This is a slightly odd site, to be sure, but the Age Gauge is also an interesting way to place yourself in the span of historic events. The premise is that you enter the day you were born, and the site calculates how old you were at certain moments in time.
Entirely free and web-based, Mission US puts you in the shoes of a teenage boy in Boston before the American Revolution.
Disunion reports on the Civil War as if in real time, so the post for today would reflect the events of INSERT DATE PUBLISHED, 1860. With a staff of writers that includes professional historians, university professors, and an ex-presidential speechwriter, the stories are top quality.
Try these animated maps to show the interplay between history and geography.
Khan Academy, and its accompanying YouTube channel, contains more than 1,800 short videos on topics mathematical, biological, chemical, and even historical.
DocsTeach from the National Archives combines their extraordinary collection of primary-source documents with online interactivity.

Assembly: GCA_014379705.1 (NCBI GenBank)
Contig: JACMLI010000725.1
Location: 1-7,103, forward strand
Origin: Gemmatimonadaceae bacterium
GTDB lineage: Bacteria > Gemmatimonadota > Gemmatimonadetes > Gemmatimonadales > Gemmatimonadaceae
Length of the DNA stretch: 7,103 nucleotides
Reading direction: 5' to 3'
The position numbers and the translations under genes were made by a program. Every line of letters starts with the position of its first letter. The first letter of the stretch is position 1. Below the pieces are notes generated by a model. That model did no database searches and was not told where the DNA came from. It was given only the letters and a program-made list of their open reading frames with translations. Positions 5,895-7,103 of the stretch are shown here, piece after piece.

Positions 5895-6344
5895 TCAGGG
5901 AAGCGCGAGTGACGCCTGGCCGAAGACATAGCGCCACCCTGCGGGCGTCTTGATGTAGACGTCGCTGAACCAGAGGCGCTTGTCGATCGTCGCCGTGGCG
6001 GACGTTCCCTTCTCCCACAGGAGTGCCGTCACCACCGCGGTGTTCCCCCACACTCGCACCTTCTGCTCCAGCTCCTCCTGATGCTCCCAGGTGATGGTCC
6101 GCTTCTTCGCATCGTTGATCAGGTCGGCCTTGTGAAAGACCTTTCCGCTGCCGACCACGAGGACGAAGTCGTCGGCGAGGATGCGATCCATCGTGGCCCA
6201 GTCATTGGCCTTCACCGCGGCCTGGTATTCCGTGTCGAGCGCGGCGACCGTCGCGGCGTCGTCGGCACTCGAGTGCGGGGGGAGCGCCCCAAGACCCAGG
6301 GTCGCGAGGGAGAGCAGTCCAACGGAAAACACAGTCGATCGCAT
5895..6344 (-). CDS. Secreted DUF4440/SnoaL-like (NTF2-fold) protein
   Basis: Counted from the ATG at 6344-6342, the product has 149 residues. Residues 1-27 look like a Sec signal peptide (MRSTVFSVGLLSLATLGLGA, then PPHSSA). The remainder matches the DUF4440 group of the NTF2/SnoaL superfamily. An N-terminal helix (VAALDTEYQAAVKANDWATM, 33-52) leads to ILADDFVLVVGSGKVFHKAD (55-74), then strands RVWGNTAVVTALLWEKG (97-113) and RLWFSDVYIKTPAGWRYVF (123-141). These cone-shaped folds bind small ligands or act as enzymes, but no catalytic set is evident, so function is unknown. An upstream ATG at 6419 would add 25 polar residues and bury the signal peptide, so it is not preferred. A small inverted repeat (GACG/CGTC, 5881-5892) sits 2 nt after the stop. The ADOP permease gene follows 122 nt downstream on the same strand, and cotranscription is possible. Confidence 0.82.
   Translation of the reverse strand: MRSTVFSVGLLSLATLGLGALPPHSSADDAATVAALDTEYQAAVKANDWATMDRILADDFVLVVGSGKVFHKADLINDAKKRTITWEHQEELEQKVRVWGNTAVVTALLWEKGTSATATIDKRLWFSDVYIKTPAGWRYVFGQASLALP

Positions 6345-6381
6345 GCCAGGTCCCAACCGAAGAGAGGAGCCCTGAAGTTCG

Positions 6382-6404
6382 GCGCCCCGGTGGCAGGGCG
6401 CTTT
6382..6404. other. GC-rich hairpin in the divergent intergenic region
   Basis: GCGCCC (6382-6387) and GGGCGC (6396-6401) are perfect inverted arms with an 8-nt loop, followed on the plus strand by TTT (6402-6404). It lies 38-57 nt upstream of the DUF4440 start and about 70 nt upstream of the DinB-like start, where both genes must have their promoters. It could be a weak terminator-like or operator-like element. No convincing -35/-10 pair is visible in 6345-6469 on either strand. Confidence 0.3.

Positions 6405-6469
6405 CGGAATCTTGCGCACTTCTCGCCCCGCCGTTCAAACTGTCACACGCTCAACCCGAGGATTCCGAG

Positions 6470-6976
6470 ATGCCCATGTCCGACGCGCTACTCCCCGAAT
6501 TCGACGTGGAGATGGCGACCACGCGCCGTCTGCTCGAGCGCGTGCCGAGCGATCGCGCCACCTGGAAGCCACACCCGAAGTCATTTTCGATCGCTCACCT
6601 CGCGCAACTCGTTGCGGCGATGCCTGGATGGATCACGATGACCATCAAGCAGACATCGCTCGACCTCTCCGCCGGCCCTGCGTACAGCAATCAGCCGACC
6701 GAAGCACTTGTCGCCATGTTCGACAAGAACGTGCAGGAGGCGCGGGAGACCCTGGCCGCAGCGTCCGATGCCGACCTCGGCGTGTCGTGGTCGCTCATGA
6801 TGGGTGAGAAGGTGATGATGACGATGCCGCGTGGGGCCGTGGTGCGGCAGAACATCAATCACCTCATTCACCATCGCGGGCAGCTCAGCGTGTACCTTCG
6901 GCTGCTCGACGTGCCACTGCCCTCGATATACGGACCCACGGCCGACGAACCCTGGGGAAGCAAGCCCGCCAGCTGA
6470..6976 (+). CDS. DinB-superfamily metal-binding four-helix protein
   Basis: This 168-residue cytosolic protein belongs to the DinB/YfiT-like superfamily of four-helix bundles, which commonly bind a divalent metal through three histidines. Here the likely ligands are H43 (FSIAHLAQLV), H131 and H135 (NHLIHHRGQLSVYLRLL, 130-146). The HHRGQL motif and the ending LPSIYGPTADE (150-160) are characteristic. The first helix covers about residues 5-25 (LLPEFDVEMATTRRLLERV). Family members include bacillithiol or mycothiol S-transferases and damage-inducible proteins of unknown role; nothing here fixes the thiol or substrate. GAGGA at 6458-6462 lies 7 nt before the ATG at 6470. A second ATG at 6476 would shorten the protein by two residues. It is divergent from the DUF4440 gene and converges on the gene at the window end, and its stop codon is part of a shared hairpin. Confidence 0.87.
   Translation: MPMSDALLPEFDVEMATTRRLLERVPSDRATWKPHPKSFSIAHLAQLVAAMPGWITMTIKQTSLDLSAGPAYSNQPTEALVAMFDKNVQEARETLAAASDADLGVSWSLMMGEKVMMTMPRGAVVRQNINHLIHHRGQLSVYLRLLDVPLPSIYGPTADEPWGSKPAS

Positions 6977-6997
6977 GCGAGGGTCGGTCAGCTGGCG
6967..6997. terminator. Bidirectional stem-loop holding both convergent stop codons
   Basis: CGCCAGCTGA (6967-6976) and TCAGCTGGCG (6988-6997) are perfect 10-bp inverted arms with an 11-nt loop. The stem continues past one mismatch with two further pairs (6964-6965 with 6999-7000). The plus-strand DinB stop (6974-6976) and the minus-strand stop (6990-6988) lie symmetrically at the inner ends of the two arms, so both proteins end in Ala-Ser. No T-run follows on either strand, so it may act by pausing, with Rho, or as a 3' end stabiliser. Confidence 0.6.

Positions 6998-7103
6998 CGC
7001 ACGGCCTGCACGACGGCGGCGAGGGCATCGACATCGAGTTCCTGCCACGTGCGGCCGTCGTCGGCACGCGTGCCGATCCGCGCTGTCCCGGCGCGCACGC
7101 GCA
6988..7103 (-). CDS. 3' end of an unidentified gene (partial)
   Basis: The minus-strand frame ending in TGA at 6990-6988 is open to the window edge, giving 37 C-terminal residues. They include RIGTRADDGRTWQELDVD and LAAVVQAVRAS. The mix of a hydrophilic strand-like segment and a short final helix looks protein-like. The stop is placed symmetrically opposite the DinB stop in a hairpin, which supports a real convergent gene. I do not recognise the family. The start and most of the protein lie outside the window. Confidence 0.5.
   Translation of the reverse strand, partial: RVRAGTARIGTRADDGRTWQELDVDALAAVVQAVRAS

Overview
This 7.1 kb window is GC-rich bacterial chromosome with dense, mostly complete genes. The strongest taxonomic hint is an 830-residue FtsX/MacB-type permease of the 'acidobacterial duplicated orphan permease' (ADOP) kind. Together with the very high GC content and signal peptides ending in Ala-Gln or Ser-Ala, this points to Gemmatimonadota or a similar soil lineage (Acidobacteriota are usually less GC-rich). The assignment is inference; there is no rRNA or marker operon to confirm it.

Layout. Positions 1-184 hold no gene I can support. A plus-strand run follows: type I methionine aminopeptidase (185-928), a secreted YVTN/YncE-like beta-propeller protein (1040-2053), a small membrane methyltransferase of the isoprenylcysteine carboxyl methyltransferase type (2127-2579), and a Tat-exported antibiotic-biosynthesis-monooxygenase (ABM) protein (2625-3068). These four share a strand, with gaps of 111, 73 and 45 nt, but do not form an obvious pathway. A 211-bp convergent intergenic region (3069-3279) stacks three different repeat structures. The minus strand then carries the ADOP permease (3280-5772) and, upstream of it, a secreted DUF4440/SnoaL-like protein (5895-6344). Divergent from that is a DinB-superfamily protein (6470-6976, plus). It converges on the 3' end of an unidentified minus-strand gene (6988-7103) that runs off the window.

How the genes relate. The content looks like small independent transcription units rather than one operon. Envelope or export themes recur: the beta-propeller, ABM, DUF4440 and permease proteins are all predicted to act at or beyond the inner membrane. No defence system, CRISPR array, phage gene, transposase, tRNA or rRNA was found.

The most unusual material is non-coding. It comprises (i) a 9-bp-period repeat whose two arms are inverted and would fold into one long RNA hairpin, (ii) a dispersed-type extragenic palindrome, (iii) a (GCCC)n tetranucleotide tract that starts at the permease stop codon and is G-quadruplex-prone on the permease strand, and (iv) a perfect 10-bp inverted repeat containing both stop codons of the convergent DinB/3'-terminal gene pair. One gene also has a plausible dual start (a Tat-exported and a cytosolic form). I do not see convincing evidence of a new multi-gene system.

The Flow of History documents world history in flowchart form.
Companion websites accompany the material in a textbook. They vary in quality, but if you have a good one, your students can access some really useful supplemental material.
There’s a saying that if you want to understand the times, read the advertisements. Adflip is a site with an abundant number of advertisements from various decades, ranging from back to the 1940s all the way up to the present.
PBS has a set of interactives covering everything from the Court’s history to its role in everyday life. With this collection at your disposal, you can teach about almost any aspect of the Court.